About: Jeffrey A. Quinn

Recent Posts by Jeffrey A. Quinn

Quid Pro Quo Donations Scrutinized by IRS

The Tax Court recently issued a tough lesson to taxpayers in its Seventeen Seventy Sherman Street, LLC  (TC Memo 2014-124) decision, in ruling that a taxpayer received two items of property in return for its contribution of an easement, but failed to consider the value of all of the property received.  The result?  No deduction whatsoever with respect to the donated easement!  Failure to value all of the consideration received led to the conclusion that failure to prove the fair market value of the easements exceeded the value of the consideration received in return!

Capital Gains Rates

As the 2014 tax planning season comes upon us (just as the last extension date for filing 2013 returns comes and goes), folks should not lose sight of the advantageous way in which long-term capital gains are taxed.

  • 20% rate if the gains would otherwise be taxed at a rate of 39.6% if they were taxed as ordinary income
  • 15% rate if the gains would otherwise be taxed at between 15% and 39.6% if taxed as ordinary income
  • 0% rate if the gains would otherwise be taxed at a rate of 10% or 15%

Strict Substantiation Rules Govern Property Donations to Charity

Check the recent Tax Court decision in the Smith case (TC Memo 2014-203) before you get too cavalier with your tax documentation.

This chap donated about $27,000 (according to him) worth of household goods, clothing and electronic equipment in 2009 to a legitimate charity, the fact of which was not challenged.  The IRS and the Court, however, rendered none of the donations tax deductible because the taxpayer flunked the charitable contribution substantiation tests.

Despite the fact that the taxpayer had consulted a Salvation Army website which revealed estimated “low” and “high” values for used property, he nonetheless assigned values to his items which were considerably higher than the “high” values listed, and he did not take photographs of any of the items donated, nor did he introduce any evidence to establish their condition.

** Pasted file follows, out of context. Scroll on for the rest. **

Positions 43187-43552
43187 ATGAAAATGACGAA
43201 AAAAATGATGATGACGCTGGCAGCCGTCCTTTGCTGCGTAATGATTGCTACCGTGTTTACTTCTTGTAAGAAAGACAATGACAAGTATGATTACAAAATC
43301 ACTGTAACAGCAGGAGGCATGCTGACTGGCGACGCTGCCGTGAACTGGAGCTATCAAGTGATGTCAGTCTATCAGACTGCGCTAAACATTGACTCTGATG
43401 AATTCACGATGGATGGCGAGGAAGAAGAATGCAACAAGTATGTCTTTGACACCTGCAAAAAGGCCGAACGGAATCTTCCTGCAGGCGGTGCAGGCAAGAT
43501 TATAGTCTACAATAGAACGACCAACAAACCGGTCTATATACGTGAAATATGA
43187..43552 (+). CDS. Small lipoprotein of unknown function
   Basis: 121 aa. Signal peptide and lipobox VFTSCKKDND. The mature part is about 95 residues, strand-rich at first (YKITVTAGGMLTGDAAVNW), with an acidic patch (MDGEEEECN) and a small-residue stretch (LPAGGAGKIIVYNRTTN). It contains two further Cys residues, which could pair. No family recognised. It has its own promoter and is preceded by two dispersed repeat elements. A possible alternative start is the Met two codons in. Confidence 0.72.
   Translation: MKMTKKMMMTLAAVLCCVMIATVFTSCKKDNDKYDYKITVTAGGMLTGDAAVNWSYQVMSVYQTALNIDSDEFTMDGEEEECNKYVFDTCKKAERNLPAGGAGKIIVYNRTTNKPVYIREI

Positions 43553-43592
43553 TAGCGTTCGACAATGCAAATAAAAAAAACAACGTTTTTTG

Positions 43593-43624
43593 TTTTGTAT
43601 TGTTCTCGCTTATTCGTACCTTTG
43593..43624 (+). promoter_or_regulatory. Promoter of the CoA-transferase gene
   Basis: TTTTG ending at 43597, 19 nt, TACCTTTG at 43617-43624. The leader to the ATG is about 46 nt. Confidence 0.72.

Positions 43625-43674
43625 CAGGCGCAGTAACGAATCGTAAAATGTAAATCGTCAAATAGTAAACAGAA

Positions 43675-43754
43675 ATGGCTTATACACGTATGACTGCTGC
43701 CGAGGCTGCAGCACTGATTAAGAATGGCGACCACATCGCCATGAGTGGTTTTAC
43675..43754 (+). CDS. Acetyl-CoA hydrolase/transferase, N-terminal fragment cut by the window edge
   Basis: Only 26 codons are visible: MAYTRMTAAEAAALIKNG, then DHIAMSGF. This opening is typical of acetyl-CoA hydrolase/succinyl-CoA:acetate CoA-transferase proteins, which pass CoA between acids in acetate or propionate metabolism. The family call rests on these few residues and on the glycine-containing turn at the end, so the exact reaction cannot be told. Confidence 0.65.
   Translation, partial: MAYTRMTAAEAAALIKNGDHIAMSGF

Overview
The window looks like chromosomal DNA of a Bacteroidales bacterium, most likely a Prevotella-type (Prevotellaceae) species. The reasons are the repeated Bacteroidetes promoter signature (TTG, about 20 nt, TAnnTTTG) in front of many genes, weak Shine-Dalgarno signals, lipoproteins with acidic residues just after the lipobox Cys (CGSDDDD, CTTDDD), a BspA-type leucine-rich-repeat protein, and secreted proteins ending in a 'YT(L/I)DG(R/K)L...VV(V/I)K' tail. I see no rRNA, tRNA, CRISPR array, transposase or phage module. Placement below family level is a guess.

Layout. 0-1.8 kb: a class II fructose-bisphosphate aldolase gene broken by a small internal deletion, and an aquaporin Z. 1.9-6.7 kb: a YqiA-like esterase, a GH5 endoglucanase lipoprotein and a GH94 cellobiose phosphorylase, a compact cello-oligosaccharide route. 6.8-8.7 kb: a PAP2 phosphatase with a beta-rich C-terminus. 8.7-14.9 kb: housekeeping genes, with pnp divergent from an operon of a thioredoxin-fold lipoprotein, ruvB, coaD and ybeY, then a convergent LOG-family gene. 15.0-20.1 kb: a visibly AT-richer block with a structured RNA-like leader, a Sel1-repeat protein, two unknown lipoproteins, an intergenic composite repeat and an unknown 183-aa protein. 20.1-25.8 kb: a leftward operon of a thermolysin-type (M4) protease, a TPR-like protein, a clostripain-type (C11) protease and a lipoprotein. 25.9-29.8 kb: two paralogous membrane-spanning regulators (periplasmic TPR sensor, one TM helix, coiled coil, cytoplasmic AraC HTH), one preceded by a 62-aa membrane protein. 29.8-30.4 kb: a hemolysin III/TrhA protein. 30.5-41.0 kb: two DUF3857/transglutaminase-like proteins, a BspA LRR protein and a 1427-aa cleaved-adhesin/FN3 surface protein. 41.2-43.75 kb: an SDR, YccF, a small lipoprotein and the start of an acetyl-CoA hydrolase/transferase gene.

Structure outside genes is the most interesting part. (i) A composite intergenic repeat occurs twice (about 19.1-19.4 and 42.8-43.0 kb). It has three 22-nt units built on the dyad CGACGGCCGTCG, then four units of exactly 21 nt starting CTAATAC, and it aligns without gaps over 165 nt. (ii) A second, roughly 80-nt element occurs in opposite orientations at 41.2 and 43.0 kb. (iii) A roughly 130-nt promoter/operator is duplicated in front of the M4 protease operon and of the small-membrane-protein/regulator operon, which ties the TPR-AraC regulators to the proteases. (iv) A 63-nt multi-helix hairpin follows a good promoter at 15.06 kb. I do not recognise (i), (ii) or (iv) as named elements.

For noncash contributions in excess of $500, taxpayers are required to maintain written records with respect to each item of donated property, to include:

  • The approximate date the property was acquired and the manner of acquisition
  • A description of the property
  • The cost or other basis of the property
  • The fair market value of the property at the time it was contributed
  • The method used in determining the fair market value

No deduction is allowed for contributions of clothing or household goods unless such items are “in good used condition or better.”

Don’t Forget IRA-Required Distribution as Year End Approaches

The last quarter of the year is just around the corner, and those of you age 70-1/2 and older should be sure to withdraw from your IRA the “required minimum distribution” (RMD) lest you be subjected to the onerous 50% penalty if you don’t.

Taxpayers must begin RMD withdrawals no later than April 1 following the year in which they reach age 70-1/2, and by December 31 of each calendar year thereafter.

The amount of each RMD is computed separately for each IRA, if you have more than one account, though the aggregate total may be paid out from any one or more of your IRAs.

Section 83 Governs Tax on Property Received for Services

Section 83 provides that any person who performs services in connection with which he receives property may elect to include in gross income for the taxable year of the transfer the excess of the fair market value of the property over the amount paid for it, even in a case in which the property is subject to a substantial risk of forfeiture.

The election is made by filing one copy of a written statement with the IRS office with which the taxpayer files his return within a stipulated period of time, and, in addition, a copy of the statement is supposed to be submitted with the income tax return itself for the year of the transfer.

Recent PLR 201438006, however, provides a bit of leniency regarding the requirement to include a copy of the election with the tax return, noting that failure to submit another copy won’t affect the election’s validity.

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